Merging Census Summary Data w/IPUMS USA

What is the procedure for merging census summary data with IPUMS USA?

If you’re looking to spatially join summary data with microdata on IPUMS USA, you will need to match the correct geography codes across your two datasets. American Community Survey data from IPUMS USA provides geographic identifiers for state, county, PUMA, and metro area. Note that not all counties and metro areas are identified in the microdata; please refer to the description and codes tabs for these variables to determine which areas you will be able to join. You may need to create a crosswalk that will match the corresponding codes across your datasets using the name of a location. The list of IPUMS USA identified counties may be a good starting point as it provides the codes that IPUMS uses to identify both states and counties. When joining county or PUMA, you will need to include the state FIPS/ICP code in the variables you merge on since both county and PUMA codes in IPUMS USA are state-dependent. It’s important to also note to keep leading zeros when they appear in geographic identifiers.

I hope these notes are helpful; please feel free to follow up with more details on the data that you’re looking to join and I can provide more specific feedback.

What do you mean by a “crosswalk?” And how do I create one?

A crosswalk is a table that matches equivalent items across different classification systems. For example, IPUMS provides state codes in both the variables STATEFIP and STATEICP. Each of these use a different system to organize states (e.g. Alabama is coded as 1 in STATEFIP, but is equal to 41 in STATEICP). A crosswalk between these two systems would show you what the different codes for the same state are and allow you to translate values from one system to the other. You can generate a variety of crosswalks on the Geocorr website.

I am an older scholar. There’s no one in my department who is available to assist me in merging the census summary data with ACS. Is there someone on the IPUMS staff who can walk me through this process?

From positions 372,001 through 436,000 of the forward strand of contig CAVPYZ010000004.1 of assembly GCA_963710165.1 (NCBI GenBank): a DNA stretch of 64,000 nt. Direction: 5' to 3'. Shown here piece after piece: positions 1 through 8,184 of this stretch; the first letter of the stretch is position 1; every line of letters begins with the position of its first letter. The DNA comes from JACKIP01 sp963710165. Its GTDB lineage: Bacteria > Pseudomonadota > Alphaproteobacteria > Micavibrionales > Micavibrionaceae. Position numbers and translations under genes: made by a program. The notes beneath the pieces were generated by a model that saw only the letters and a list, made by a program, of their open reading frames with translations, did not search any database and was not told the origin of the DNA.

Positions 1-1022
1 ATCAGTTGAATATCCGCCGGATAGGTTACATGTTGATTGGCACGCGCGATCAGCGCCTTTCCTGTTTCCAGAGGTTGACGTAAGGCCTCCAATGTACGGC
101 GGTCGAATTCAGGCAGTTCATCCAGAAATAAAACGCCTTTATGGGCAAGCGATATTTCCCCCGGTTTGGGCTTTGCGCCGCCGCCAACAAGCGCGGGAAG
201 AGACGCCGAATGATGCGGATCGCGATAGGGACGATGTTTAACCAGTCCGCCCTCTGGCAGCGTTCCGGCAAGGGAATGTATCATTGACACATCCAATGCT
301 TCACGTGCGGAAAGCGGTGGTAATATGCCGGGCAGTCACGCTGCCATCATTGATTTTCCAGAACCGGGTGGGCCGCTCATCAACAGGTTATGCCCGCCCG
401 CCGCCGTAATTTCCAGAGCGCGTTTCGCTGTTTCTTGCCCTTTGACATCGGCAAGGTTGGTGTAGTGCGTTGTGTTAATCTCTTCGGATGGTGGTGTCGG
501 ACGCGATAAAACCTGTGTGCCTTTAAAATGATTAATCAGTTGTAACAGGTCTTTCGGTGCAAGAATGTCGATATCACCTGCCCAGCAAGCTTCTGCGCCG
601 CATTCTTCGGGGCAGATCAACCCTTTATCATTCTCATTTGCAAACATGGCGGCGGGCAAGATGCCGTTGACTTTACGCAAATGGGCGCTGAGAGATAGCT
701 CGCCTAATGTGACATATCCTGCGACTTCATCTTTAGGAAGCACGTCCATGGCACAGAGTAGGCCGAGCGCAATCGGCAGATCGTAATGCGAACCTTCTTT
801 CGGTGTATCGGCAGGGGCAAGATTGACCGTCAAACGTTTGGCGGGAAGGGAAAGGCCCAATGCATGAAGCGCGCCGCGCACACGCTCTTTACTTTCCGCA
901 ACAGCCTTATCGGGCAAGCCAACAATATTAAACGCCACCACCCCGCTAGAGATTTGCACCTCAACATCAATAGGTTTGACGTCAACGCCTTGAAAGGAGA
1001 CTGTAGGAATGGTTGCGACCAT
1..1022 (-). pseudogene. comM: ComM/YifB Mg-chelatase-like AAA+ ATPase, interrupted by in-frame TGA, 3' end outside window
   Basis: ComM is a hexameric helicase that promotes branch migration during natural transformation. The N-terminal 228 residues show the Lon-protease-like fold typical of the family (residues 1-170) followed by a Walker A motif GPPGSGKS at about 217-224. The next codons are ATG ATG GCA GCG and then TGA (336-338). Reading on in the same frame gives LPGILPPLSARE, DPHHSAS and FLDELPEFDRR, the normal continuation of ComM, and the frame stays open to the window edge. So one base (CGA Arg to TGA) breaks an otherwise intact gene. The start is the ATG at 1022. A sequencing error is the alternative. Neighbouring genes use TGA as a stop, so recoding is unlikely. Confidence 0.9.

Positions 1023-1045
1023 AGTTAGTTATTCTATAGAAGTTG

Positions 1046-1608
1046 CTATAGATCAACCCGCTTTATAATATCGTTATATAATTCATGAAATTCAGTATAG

I would be happy to follow-up with more specific instructions to help walk you through the process. Please let me know which datasets you’re trying to merge and the geographic level that you’re trying to merge on. IPUMS also provides a variety of data training exercises on our website. We are currently in the process of creating an exercise that specifically tackles creating crosswalks, which will be available in the fall.


Thanks. Are you available Monday May 15th at 2 pm? If so, I can set up a Zoom meeting for you to meet with my grad assistant and me.

I’m happy to provide additional feedback, but I’m unfortunately unable to setup a zoom meeting to create a crosswalk. I noticed however your other forum post here and this made me think that you are trying to merge summary data from census with US microdata on the city level; is this correct?

If so, you’ll notice that the IPUMS USA variable CITY has its own coding scheme which is different from place FIPS codes used by Census for cities. However, we include both place FIPS & IPUMS CITY codes in the "PUMA Match Summary" files available in the CITY comparability section. Summary data uses the FIPS codes, so those files enable linkages. Note too that 1980 was the last year in which the city of residence was directly identified for households in US microdata. Since 1990, microdata provides only the public use microdata area (PUMA) in which a given household resided. PUMAs are sometimes coterminous with city boundaries, but they also frequently encompass multiple cities and occasionally straddle city boundaries. Therefore, for most cities, and even for some very large cities, it is impossible to identify the exact set of records in the microdata file that correspond to a given city. CITY infers the city of residence by assigning PUMAs to cities in which the majority of each PUMA’s population resided. A household therefore might not in fact have resided in its identified city. This protocol yields errors of omission (where a CITY code is not assigned to some residents of the corresponding city) and errors of commission (where a CITY code is assigned to some non-residents). To ensure that CITY codes are generally representative of city populations, cities are identified only where the sum of match errors is less than 10% (see the comparability tab for the PUMA CITY match summary).

I hope this information helps you figure out how to best proceed.